Relatively Recent Work

Neon Nevada reported, written and photographed with Sheila Swan, expanded and updated in 2023, pub date TBA.

with a foreword by Lili Lakich, founder of the Los Angles Museum of Neon Art

“Through their vivid images and narratives, the authors bring the beauty and stories behind this fascinating slice of Americana to life.” —Douglas Towne, editor, Society for Commercial Archeology Journal

Radio Vox Populi: Talk Radio from the Romantic to the Anglo Saxon

with a foreword by David Hendy (Anthem Press, 2022).

Peter Laufer is like a literary flashlight—whatever subject he tackles, he illuminates it with a piercing, but always warm, glare. With his Sapienza partner Christian Ruggiero, the two media scholars gathered a distinguished coterie of experts to help readers better understand the international role of talk radio. Radio Vox Populi enjoys a distinct value-add with Laufer as an editor: Here is someone who has forgotten more about about this subject than most will ever know.

– Nick Ferrari, longtime LBC London talk radio breakfast host

Classroom 15: How the Hoover FBI Censored the Dreams of Innocent Oregon Fourth Graders

with a foreword by Ann Curry (Anthem Press, 2021).

The New York Times writes: On a soggy January day at the University of Oregon, Peter Laufer…

Other praise includes:

It is a fascinating tale, all the more remarkable because it was written not by a single author but by a class of journalism students. The book will appeal to history buffs (not just professional historians but average readers interested in history). It will appeal to readers who like a mystery – who stopped the pen pal project and why? It will appeal to journalism students, who will learn how a story can be divided into parts for different writers and reassembled. I think it will appeal to readers who just like a good story. And for those, like me, who remember the McCarthy era it will bring back some chilling memories. – Roberta Ulrich, veteran Oregonian and UPI journalist

Up Against the Wall: The Case for Opening the Mexican-American Border

with a foreword by Vicente Fox (Anthem Press, 2020).

Fearlessly, Peter Laufer steps into the middle of the debate and states his case making points that will leave people shaking their heads. A primary text. – Luis Alberto Urrea, author of Across the Wire and The Devil’s Highway

This is great reporting on a complex, delicate and controversial subject. Peter Laufer knows the American side of the border and the issue, but understands the Mexican one as well. It is a case well made for a different approach to a long-standing matter of dispute between the two countries. In the current debate about immigration in the United States, this is well worth reading.” – Jorge G. Castañeda, former foreign minister of Mexico, professor of Latin American studies at NYU •••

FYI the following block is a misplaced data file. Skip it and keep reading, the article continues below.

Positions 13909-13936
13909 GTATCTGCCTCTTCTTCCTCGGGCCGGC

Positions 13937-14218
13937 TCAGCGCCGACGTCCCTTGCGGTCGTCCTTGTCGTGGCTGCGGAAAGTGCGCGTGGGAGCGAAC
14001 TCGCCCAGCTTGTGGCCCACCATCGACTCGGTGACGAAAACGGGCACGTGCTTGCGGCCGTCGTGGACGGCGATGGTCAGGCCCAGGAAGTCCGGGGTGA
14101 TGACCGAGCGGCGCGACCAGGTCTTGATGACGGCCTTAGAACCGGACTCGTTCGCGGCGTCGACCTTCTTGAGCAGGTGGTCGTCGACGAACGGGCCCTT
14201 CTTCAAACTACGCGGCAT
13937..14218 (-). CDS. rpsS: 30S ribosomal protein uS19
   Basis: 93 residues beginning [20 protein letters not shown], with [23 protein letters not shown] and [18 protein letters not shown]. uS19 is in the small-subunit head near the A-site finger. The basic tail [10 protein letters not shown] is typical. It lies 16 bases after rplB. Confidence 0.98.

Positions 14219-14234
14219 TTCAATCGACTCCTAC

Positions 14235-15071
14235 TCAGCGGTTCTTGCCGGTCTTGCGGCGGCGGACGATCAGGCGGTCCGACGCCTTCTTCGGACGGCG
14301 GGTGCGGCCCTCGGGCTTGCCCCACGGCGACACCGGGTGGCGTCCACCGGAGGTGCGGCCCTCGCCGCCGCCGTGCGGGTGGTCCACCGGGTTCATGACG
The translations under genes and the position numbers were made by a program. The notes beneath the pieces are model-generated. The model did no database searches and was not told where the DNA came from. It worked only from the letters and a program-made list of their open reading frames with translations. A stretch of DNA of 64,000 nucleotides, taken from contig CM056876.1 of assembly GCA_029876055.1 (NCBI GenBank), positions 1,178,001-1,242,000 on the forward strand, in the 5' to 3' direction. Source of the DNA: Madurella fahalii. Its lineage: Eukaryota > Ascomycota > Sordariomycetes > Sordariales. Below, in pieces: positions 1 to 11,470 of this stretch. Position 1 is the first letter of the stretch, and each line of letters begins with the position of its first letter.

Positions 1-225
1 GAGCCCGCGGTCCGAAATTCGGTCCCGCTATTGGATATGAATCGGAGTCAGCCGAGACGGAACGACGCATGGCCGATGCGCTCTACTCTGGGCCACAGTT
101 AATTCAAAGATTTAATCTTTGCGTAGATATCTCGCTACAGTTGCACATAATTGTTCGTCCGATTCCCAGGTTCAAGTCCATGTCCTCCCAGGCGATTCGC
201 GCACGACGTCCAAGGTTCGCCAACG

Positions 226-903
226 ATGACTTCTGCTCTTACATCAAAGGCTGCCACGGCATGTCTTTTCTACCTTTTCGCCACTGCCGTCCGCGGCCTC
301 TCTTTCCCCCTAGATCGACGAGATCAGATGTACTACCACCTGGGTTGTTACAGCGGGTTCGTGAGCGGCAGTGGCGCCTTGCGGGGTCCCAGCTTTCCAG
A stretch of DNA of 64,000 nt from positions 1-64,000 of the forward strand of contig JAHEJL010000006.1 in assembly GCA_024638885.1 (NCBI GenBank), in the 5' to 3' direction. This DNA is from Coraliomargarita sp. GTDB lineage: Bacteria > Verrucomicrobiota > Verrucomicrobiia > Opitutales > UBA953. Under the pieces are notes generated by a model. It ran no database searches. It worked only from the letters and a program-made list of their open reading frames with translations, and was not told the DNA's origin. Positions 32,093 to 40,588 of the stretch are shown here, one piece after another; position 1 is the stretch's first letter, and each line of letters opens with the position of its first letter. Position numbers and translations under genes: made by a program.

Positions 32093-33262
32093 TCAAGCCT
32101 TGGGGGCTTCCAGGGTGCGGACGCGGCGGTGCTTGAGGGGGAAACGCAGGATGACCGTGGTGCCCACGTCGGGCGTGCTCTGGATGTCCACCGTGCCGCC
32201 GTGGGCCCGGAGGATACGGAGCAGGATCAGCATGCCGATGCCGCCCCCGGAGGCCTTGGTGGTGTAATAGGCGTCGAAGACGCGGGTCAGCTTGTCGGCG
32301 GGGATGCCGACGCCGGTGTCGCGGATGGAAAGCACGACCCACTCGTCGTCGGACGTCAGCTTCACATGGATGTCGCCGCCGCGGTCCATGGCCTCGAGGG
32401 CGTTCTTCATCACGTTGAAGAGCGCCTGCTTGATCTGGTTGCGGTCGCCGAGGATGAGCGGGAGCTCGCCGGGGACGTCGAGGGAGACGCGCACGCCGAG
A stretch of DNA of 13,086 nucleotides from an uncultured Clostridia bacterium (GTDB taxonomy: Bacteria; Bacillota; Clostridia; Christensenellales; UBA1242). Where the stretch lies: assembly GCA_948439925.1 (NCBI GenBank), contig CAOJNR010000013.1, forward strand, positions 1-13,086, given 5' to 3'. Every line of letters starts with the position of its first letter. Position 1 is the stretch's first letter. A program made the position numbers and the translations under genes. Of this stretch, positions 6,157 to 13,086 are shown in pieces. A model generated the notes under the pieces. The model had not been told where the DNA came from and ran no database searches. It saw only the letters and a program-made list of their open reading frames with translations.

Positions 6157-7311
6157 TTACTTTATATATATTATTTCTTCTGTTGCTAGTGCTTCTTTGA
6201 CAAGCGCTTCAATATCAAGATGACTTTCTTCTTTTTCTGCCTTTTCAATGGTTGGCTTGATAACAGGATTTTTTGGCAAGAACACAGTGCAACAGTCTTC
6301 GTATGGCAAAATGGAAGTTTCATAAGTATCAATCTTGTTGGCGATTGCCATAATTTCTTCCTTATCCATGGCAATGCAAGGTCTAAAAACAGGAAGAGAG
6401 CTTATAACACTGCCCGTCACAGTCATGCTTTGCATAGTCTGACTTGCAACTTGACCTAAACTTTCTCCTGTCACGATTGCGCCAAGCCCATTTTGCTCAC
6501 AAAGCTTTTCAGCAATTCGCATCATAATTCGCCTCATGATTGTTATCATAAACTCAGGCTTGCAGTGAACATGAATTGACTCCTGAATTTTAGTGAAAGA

About Peter Laufer

The journalistic adventure of Peter Laufer has resulted in thousands of hours of network reporting from the front lines of conflict and social change around the world, and a shelf of books dealing with social and political issues: from immigration and borders (Wetback Nation, The Elusive State of Jefferson and ¡Calexico!) to talk radio to the pleasures of an intriguing American art form: neon signs, a decades-long project created with Sheila Swan Laufer).

Laufer’s books include one that focuses on American soldiers who return from Iraq opposed to the war, Mission Rejected, and a compendium of conversations based on his Washington Monthly radio program, Hope Is a Tattered Flag (with Markos Kounalakis). The Dangerous World of Butterflies,  Forbidden Creatures,  No Animals Were Harmed, and Dreaming in Turtle make up Laufer’s quartet of books dealing with the relationships of humans with other animals.

Laufer wrote an exposé of the sour side of the “organic” food industry in his book Organic: A Journalist’s Quest to Learn the Truth behind Food Labeling  His research took him across four continents as he tracked foodstuffs from his local grocery store back to their (supposedly organic) sources.

Slow News — Laufer’s Manifesto for the Critical News Consumer — is published by the Oregon State University Press, just in time to save us all from the 24-hour news cycle and its progeny: misinformation, disinformation, lies and propaganda.

Peter Laufer is the James Wallace Chair Professor of Journalism at the University of Oregon School of Journalism and Communication. He is the co-Director of the University of Oregon-UNESCO Crossings Institute for Intercultural Dialogue and Conflict-sensitive Reporting. The Institute is a lead sponsor of the 2024 University of Oregon conference “Extra! Extra! Refugee Journalists become the Story—Migrating to Stay Alive.”

Radio work by Peter Laufer includes the creation of a magazine show from around the world for the National Geographic Society and a radio adaptation of its investigative reporting for Mother Jones magazine. Ben Fong-Torres in his San Francisco ChronicleRadio Waves” column writes about Laufer’s talk radio work.

Professor Laufer is a frequent lecturer on the role of talk radio in American society, the crisis on the U.S.-Mexican border and about the border where animal use becomes animal abuse.

Watch Peter Laufer talk about his butterfly book with Jon Stewart on “The Daily Show”.

Read the Washington Post review of The Dangerous World of Butterflies, and the Los Angeles Times review.

“An eye-opening peek into the world of butterfly collecting. From true crime to heated debates between butterfly conservationists and butterfly farmers, this book reads like a novel,” says the Pittsburgh-Post Gazette.

Listen to Peter Laufer talk about The Elusive State of Jefferson on “All Things Considered” on NPR.

Dreaming in Turtle, is called “a masterpiece of nature writing” by professor of biological sciences at the University of Southern California and author of The Last Tortoise, Craig Stanford.